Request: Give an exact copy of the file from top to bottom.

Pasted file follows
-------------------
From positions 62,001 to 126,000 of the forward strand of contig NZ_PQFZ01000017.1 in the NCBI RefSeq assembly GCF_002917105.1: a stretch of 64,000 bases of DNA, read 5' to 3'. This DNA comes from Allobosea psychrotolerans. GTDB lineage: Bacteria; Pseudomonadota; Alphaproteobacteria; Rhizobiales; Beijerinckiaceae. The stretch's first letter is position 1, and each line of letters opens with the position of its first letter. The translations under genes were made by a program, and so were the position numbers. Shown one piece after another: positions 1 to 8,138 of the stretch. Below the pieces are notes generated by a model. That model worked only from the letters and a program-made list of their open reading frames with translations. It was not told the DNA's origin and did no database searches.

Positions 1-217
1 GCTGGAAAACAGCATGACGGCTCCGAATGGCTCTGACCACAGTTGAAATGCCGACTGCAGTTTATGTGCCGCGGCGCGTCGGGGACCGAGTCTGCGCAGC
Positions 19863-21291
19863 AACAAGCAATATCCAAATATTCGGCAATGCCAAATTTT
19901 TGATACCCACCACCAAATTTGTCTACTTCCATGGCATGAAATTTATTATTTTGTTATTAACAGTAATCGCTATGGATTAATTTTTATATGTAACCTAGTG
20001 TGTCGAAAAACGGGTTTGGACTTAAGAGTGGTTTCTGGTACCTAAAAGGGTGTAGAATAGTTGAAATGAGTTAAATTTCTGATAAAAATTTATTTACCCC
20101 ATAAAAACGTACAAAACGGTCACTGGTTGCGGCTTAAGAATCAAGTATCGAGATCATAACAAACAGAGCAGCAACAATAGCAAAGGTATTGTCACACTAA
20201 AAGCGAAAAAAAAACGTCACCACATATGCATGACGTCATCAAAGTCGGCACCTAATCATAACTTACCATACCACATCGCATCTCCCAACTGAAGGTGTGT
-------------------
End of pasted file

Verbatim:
From positions 62,001 to 126,000 of the forward strand of contig NZ_PQFZ01000017.1 in the NCBI RefSeq assembly GCF_002917105.1: a stretch of 64,000 bases of DNA, read 5' to 3'. This DNA comes from Allobosea psychrotolerans. GTDB lineage: Bacteria; Pseudomonadota; Alphaproteobacteria; Rhizobiales; Beijerinckiaceae. The stretch's first letter is position 1, and each line of letters opens with the position of its first letter. The translations under genes were made by a program, and so were the position numbers. Shown one piece after another: positions 1 to 8,138 of the stretch. Below the pieces are notes generated by a model. That model worked only from the letters and a program-made list of their open reading frames with translations. It was not told the DNA's origin and did no database searches.

Positions 1-217
1 GCTGGAAAACAGCATGACGGCTCCGAATGGCTCTGACCACAGTTGAAATGCCGACTGCAGTTTATGTGCCGCGGCGCGTCGGGGACCGAGTCTGCGCAGC
Positions 19863-21291
19863 AACAAGCAATATCCAAATATTCGGCAATGCCAAATTTT
19901 TGATACCCACCACCAAATTTGTCTACTTCCATGGCATGAAATTTATTATTTTGTTATTAACAGTAATCGCTATGGATTAATTTTTATATGTAACCTAGTG
20001 TGTCGAAAAACGGGTTTGGACTTAAGAGTGGTTTCTGGTACCTAAAAGGGTGTAGAATAGTTGAAATGAGTTAAATTTCTGATAAAAATTTATTTACCCC
20101 ATAAAAACGTACAAAACGGTCACTGGTTGCGGCTTAAGAATCAAGTATCGAGATCATAACAAACAGAGCAGCAACAATAGCAAAGGTATTGTCACACTAA
20201 AAGCGAAAAAAAAACGTCACCACATATGCATGACGTCATCAAAGTCGGCACCTAATCATAACTTACCATACCACATCGCATCTCCCAACTGAAGGTGTGT